Reflections on Jesus and Socrates: Word and Silence

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Yale University Press, 1996 - Philosophy - 308 pages
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Living more than four centuries apart in very different cultures, Jesus and Socrates wrote nothing themselves, but they inspired their followers to set down words that continue to shape Western consciousness. In this deeply personal and provocative meditation, Paul Gooch reflects on enduring themes that arise from the lives of these two pivotal figures: death and witness, silence as the limit of language, prayer, obedience, and love. Focusing on the Jesus of the Gospels and the Socrates of Plato's dialogues, Gooch does not debate the historical realities of either figure, but seeks to understand their fundamental commitments to philosophy and to God, drawing parallels and contrasts that invite deeper reflection upon our own lives and experiences.
Throughout this book, Gooch tells and retells the stories of Socrates and Jesus as he examines perennial human issues: why would anyone willingly die? To what do these two martyrlike deaths bear witness? What are the limits of words in explanation and defense? Why was Jesus silent during his trial? Why did Socrates' most powerful apologia fail? What words, if any, work in prayer? Do words work against the fear of death? Out of this philosophical and religious questioning, Reflections on Jesus and Socrates throws new light on these two compelling figures and on the continuing meanings of their stories for us today.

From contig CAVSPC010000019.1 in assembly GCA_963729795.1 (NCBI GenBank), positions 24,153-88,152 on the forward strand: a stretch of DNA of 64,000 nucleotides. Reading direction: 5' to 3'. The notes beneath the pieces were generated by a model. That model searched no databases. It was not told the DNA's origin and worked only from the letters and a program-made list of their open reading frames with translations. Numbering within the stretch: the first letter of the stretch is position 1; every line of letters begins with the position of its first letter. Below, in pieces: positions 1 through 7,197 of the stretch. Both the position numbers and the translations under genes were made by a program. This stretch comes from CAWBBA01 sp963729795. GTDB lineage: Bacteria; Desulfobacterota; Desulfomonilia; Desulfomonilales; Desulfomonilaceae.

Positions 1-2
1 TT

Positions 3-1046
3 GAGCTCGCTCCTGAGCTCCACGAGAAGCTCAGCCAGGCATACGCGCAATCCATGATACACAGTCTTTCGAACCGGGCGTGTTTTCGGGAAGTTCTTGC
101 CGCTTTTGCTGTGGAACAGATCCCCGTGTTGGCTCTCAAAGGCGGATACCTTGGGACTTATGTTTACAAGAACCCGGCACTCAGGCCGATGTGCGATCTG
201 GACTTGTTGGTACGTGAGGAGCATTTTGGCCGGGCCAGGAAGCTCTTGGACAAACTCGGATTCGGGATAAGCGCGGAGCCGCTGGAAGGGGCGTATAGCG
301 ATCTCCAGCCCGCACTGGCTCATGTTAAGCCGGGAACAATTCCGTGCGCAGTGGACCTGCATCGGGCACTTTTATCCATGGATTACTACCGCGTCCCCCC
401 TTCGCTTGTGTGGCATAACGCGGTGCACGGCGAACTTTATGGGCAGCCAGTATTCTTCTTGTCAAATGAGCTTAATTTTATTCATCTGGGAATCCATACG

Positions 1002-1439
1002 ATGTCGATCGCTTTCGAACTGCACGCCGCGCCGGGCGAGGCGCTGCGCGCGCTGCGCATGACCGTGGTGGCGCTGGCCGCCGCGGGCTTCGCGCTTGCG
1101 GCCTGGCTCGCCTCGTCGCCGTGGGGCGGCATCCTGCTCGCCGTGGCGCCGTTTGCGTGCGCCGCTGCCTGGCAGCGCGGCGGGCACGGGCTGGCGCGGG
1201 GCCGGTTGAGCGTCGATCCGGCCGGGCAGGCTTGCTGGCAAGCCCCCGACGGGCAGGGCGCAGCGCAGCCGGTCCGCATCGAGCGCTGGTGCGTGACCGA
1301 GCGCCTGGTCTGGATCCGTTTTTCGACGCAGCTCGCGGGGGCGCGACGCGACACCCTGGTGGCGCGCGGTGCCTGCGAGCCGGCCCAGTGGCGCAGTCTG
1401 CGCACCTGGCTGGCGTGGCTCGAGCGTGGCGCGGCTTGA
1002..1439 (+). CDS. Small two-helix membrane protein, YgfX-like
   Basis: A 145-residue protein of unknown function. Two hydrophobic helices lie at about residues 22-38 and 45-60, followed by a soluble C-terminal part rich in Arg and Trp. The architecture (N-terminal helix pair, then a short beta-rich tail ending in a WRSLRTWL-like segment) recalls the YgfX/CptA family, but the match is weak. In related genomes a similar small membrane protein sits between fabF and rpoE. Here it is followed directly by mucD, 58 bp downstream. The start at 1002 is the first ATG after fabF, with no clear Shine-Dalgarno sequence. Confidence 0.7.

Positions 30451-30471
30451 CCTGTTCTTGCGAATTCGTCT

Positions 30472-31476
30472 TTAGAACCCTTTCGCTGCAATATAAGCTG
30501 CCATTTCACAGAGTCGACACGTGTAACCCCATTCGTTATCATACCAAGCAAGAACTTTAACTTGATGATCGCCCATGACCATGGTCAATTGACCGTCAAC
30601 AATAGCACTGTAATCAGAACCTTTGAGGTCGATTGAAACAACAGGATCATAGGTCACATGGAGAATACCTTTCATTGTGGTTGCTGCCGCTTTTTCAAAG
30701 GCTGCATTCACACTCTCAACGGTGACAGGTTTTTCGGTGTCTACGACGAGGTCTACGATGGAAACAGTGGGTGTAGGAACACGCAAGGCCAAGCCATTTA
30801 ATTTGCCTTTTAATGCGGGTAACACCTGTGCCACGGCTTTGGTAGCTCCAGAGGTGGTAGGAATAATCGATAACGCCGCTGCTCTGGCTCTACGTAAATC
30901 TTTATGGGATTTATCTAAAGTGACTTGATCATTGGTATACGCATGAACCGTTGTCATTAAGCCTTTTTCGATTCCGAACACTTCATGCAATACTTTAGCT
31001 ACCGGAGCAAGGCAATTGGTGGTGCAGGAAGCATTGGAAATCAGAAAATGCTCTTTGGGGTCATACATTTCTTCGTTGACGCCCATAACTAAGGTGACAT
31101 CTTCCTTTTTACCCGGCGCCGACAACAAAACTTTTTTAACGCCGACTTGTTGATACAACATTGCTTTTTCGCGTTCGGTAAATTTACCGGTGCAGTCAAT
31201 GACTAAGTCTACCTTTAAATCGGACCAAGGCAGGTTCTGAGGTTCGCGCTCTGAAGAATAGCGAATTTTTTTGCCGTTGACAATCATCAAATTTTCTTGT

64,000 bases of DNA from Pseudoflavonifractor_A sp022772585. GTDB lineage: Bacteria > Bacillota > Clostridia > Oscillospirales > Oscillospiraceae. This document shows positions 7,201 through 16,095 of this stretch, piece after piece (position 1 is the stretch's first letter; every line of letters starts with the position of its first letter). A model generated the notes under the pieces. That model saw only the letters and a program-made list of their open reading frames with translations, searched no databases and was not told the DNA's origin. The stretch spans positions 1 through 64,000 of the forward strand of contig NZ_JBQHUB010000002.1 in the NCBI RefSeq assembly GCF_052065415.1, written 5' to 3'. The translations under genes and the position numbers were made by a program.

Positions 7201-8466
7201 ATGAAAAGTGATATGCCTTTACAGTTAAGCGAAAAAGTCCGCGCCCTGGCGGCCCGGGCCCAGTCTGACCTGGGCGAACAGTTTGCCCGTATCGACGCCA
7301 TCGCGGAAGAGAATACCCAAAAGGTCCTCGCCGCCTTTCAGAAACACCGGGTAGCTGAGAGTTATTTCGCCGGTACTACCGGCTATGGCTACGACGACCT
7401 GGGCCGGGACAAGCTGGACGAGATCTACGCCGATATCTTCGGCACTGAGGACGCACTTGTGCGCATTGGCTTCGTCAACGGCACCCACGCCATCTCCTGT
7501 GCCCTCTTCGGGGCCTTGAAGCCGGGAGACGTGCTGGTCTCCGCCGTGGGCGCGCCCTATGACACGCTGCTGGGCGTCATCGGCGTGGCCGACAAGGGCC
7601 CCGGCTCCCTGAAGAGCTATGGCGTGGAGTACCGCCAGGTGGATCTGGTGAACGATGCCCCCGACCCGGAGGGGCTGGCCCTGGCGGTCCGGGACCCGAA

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Reflections on Jesus and Socrates: word and silence

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Jesus and Socrates, two men who shared an intense interest in the question of how to live one's life, are the subjects of this thoughtful and perceptive book. Gooch (philosophy and vice provost, Univ ... Read full review

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About the author (1996)

Paul W. Gooch is professor of philosophy and vice-provost at the University of Toronto.

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